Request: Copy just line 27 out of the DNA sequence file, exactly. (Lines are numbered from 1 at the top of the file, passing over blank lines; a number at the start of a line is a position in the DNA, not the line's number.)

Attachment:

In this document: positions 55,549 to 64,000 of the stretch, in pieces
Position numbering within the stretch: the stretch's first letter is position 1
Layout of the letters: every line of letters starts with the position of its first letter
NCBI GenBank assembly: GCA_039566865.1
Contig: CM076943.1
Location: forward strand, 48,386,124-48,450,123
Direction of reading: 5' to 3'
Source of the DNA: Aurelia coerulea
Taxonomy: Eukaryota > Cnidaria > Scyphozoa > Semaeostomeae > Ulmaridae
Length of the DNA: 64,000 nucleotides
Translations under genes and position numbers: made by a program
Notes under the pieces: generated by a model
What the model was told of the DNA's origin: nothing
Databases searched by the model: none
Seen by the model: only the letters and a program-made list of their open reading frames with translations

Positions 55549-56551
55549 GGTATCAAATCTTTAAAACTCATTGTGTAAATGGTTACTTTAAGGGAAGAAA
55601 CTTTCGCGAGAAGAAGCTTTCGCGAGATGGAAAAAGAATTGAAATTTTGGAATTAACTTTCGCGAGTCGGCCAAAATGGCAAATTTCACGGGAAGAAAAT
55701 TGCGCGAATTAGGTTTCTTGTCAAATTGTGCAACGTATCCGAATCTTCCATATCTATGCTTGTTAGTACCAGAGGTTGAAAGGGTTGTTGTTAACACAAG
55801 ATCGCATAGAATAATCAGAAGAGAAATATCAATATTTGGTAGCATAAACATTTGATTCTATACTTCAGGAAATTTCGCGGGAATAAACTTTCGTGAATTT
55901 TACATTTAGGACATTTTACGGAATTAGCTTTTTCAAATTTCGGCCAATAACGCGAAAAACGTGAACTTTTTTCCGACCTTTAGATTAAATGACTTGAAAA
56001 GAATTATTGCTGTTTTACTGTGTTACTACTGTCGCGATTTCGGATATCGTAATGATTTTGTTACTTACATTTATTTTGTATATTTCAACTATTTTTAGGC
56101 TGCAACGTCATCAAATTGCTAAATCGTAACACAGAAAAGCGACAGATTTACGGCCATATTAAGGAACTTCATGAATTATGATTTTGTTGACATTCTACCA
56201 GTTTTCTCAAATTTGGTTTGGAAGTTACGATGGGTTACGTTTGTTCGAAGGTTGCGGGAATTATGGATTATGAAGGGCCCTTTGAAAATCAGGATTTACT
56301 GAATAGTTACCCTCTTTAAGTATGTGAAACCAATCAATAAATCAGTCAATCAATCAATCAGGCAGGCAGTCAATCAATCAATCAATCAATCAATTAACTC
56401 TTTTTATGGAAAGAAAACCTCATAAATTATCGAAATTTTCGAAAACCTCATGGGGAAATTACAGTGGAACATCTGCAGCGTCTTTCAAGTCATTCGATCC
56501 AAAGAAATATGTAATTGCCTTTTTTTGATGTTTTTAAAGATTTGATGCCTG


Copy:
56501 AAAGAAATATGTAATTGCCTTTTTTTGATGTTTTTAAAGATTTGATGCCTG